2. The Keiths, in the alternative, suggest that a jury could decide Beard negligently created a hazardous condition and failed to ensure sufficient sight distance for motorists attempting to exit safely from Beard's premises or that Beard maintained a dangerous condition adjacent to a highway such that a jury might find Beard's conduct constituted ordinary negligence.
Here, we have a claim against a landowner whose land is immediately adjacent to a public way. Such a landowner may not, without incurring a duty, maintain an artificial condition so situated that persons lawfully using the public highway may, by accident or some force not their own fault, be injured by the artificial condition. We have not found a Georgia case which has applied the artificial condition theory to a driveway, but we believe that, in certain circumstances, it is not unreasonable to do so. It is particularly appropriate here, where Beard was aware of a previous accident at the driveway, was thus placed on notice of the sight distance problem, and yet took no action to alter it or warn of the dangerous condition. See Intl. Paper Realty Co. v. Bethune, 256 Ga. 54 (344 SE2d 228) (1986)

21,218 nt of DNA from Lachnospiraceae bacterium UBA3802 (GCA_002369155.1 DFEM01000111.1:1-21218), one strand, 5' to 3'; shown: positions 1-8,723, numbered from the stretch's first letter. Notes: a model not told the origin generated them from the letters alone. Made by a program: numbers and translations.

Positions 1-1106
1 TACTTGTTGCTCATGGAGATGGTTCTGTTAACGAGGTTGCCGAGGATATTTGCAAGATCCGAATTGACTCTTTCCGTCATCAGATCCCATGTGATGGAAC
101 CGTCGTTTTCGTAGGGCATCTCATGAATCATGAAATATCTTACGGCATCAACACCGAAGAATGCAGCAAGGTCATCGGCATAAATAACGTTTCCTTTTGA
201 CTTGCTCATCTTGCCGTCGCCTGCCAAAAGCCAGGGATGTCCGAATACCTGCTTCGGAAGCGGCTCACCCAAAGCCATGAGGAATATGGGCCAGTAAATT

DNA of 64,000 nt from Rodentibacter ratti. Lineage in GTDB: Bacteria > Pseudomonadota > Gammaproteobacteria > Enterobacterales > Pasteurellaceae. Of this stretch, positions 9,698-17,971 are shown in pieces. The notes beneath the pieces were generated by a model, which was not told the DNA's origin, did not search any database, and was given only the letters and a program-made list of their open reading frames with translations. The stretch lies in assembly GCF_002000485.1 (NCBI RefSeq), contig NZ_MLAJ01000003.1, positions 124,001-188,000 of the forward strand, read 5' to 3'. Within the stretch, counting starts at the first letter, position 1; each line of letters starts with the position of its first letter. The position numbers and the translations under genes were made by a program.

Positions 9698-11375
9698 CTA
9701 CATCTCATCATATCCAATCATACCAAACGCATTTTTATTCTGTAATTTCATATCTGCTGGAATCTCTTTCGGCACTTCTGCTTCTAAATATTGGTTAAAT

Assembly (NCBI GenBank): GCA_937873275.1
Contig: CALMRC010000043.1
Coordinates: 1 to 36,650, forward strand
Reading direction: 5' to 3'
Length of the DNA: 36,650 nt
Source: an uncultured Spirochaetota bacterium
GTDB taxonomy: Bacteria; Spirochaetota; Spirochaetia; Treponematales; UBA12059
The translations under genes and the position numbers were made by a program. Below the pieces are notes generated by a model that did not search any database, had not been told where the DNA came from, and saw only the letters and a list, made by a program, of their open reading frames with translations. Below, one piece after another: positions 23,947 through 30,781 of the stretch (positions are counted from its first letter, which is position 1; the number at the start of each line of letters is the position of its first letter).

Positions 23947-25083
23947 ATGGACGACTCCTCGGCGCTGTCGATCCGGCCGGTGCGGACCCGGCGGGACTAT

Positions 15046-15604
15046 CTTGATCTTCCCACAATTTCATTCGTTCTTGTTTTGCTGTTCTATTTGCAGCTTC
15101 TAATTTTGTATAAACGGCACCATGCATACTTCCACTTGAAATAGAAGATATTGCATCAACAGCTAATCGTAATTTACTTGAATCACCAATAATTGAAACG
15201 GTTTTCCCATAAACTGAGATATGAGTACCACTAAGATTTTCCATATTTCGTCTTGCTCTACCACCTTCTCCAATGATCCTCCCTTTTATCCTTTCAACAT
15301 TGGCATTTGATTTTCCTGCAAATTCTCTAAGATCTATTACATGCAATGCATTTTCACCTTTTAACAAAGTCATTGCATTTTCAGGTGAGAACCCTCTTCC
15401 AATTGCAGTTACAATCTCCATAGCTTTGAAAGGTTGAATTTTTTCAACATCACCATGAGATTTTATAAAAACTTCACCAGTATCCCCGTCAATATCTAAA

; Williams v. Scruggs Co., 213 Ga. App. 470
, 471 (1) (445 SE2d 287
) (1994). 1
Whether Beard's maintaining a commercial driveway so situated constitutes a danger subjecting users of the public highway to risk of injury as an artificial condition is a question for the jury.